'Ghost'-ly blast puts lights out on Honorio
Robert Guerrero put all distractions aside when he knocked out Martin Honorio in under a round in Tucson, Ariz.
Originally Published: November 4, 2007By Ron Borges | Special to ESPN.com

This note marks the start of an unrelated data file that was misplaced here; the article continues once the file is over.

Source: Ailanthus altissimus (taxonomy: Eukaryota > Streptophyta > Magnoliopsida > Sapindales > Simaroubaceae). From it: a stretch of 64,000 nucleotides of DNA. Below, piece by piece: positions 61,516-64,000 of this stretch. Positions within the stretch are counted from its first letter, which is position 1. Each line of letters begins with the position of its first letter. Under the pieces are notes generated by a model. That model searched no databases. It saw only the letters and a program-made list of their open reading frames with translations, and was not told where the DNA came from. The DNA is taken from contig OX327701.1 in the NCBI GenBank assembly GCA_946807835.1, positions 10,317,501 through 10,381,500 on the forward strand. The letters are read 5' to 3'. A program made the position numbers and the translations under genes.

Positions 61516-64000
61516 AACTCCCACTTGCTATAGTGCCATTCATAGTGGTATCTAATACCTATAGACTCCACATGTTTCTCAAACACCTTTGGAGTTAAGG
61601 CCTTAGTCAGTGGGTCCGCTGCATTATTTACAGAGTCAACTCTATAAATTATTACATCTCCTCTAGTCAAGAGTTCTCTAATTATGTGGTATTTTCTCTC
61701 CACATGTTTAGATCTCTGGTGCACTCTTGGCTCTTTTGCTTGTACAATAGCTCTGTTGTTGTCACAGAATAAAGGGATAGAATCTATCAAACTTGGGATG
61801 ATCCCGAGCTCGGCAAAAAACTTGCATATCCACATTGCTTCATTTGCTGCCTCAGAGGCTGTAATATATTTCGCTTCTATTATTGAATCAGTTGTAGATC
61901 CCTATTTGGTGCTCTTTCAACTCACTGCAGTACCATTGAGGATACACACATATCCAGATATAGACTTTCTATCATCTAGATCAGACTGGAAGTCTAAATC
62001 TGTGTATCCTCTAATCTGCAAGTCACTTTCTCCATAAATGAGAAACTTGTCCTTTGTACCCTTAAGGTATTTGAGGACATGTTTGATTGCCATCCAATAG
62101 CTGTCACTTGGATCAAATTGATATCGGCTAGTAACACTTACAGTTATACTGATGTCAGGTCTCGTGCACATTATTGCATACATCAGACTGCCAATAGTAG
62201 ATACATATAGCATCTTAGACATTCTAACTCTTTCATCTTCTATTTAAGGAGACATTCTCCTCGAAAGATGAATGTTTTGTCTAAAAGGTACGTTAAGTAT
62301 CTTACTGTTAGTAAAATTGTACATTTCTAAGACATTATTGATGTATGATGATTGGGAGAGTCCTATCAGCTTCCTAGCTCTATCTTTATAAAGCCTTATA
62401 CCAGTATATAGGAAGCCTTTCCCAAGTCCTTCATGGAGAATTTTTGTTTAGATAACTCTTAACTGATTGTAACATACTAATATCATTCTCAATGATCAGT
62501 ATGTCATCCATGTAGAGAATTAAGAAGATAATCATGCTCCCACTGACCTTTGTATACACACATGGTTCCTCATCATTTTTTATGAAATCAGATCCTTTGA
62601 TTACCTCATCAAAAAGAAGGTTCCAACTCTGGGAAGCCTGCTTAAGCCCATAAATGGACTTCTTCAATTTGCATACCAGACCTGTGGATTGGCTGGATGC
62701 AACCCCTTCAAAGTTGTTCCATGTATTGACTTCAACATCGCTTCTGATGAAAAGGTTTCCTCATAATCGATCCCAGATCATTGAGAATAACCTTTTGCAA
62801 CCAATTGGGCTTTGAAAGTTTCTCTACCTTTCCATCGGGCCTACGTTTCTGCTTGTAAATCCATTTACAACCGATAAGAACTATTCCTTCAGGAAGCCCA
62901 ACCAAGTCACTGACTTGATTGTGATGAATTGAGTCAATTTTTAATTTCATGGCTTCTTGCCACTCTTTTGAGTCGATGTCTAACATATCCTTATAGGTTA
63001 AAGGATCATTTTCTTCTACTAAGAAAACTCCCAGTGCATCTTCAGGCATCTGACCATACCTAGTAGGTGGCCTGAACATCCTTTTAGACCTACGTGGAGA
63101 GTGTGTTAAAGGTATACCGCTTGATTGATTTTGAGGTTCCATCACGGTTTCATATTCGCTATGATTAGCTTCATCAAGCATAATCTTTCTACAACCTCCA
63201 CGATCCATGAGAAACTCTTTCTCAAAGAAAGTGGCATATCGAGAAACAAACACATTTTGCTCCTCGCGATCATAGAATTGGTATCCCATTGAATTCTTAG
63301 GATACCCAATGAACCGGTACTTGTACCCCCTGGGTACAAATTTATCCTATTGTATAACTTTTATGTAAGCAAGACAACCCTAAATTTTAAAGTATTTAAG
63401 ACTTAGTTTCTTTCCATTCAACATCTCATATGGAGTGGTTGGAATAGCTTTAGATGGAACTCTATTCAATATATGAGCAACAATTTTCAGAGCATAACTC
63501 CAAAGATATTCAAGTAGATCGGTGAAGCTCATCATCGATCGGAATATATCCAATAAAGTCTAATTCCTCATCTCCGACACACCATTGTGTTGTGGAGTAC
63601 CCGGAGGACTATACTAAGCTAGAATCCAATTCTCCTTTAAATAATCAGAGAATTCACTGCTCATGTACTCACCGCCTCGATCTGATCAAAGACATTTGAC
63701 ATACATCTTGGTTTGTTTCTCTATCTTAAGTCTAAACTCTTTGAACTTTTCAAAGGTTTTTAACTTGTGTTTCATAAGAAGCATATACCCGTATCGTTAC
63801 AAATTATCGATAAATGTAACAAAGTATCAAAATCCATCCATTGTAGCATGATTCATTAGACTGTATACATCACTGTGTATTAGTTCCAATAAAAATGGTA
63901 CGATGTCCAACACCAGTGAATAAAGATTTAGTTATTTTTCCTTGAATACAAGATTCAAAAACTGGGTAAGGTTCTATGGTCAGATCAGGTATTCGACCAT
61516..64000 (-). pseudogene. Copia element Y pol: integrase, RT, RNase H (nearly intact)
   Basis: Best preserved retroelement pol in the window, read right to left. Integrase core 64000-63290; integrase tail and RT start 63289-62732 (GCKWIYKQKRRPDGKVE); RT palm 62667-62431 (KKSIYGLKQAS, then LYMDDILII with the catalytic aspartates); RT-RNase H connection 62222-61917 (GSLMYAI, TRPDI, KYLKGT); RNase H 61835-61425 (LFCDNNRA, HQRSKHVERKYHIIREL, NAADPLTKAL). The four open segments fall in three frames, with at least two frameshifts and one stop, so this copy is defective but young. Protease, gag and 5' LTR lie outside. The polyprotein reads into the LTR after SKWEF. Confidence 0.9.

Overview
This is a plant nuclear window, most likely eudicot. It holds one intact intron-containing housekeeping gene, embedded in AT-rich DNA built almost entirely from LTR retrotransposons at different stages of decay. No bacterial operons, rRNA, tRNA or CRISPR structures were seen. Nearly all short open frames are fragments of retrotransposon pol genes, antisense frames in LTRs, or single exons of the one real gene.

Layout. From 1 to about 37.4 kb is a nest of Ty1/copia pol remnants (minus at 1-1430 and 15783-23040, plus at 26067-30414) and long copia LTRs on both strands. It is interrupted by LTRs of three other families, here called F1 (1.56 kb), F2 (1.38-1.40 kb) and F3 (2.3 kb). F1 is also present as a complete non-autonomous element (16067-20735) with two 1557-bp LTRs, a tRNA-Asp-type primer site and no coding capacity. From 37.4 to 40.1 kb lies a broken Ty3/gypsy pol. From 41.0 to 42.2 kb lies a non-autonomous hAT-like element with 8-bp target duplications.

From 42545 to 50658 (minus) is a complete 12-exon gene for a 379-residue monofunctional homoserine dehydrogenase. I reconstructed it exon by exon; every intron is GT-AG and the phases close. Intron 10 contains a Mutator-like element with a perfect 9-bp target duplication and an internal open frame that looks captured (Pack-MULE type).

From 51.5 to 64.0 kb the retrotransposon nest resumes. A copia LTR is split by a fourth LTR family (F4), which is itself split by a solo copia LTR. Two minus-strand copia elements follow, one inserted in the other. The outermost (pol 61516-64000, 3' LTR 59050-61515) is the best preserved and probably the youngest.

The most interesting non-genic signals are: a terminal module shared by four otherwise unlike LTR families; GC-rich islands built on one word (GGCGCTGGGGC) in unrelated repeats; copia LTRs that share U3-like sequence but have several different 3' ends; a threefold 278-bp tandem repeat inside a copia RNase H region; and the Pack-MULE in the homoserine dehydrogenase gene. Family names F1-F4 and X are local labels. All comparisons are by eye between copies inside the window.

Tom Casino/ShowtimeRobert "The Ghost" Guerrero's "phantom punch" put Martin Honorio, right, to sleep.TUCSON, Ariz. -- Maybe Robert Guerrero wasn't as distracted as people feared. In the final days before the IBF featherweight champion was to defend his title against Martin Honorio, Guerrero learned his wife had been diagnosed with leukemia and would begin chemotherapy immediately. When he then came in a pound-and-a-half over the 126-pound limit a day later, Guerrero's advisers began to suggest perhaps he should consider pulling out of the fight, a suggestion he adamantly opposed. He showed how well he knows himself by knocking Honorio out only 56 seconds into the first round Saturday night at the Desert Diamond Casino. Before the aggressive Honorio had any opportunity to test the champion's resolve, he lost his focus for a moment after Guerrero threw a short right jab at him. The next thing he saw was referee Tony Weeks stopping the fight. In between, Guerrero (21-1-1, 14 KO) fired a straight left hand behind that jab that slammed into Honorio's temple after he'd turned his head away. The punch that sent him tumbling was one he neither saw nor expected, but it is one he will long remember once someone tells him what happened. Honorio tumbled down flat on his back, his head slamming hard onto promoter Oscar De la Hoya's Ring magazine logo that was painted on the canvas. Honorio tried to get up as Weeks counted but one of his legs buckled underneath him as he sat in an odd squat. He managed to beat the count but once up, Honorio (24-4-1, 12 KO) staggered straight across the ring into the ropes in the opposite direction of Guerrero. That perhaps was the wise choice but Weeks determined it wasn't made voluntarily so he stopped the fight immediately without Guerrero even having to leave the neutral corner. "He got me with a good shot," Honorio conceded, "but I could have gone on." Maybe when he figured out what direction he needed to be walking in he could have, but that wouldn't have been soon enough to survive another assault from the champion, who was relieved and ecstatic after his hand was raised. "This is for my wife, Casey, and for everybody who has sickness out there," Guerrero said. "She is a very strong woman. She told me to go out and fight." He did but not for long after following a battle plan that turned out to be nearly perfect. "We'd been working on short, chopping left hands," Guerrero said. "I felt his chin was soft. I saw him lunging at me and he stepped right into it. "After I hit him I looked into his eyes and saw he was out." Actually, Honorio had stepped into the leading right jab Guerrero had used to distract him. The instant he turned his head away to avoid it he was struck with the kind of short, chopping left behind it that Guerrero have been practicing, for months, proving that, at least on this night, practice had made perfect. Ron Borges, who has won numerous Boxing Writers Association of America awards, covers boxing for HBO.com and for Boxing Monthly.
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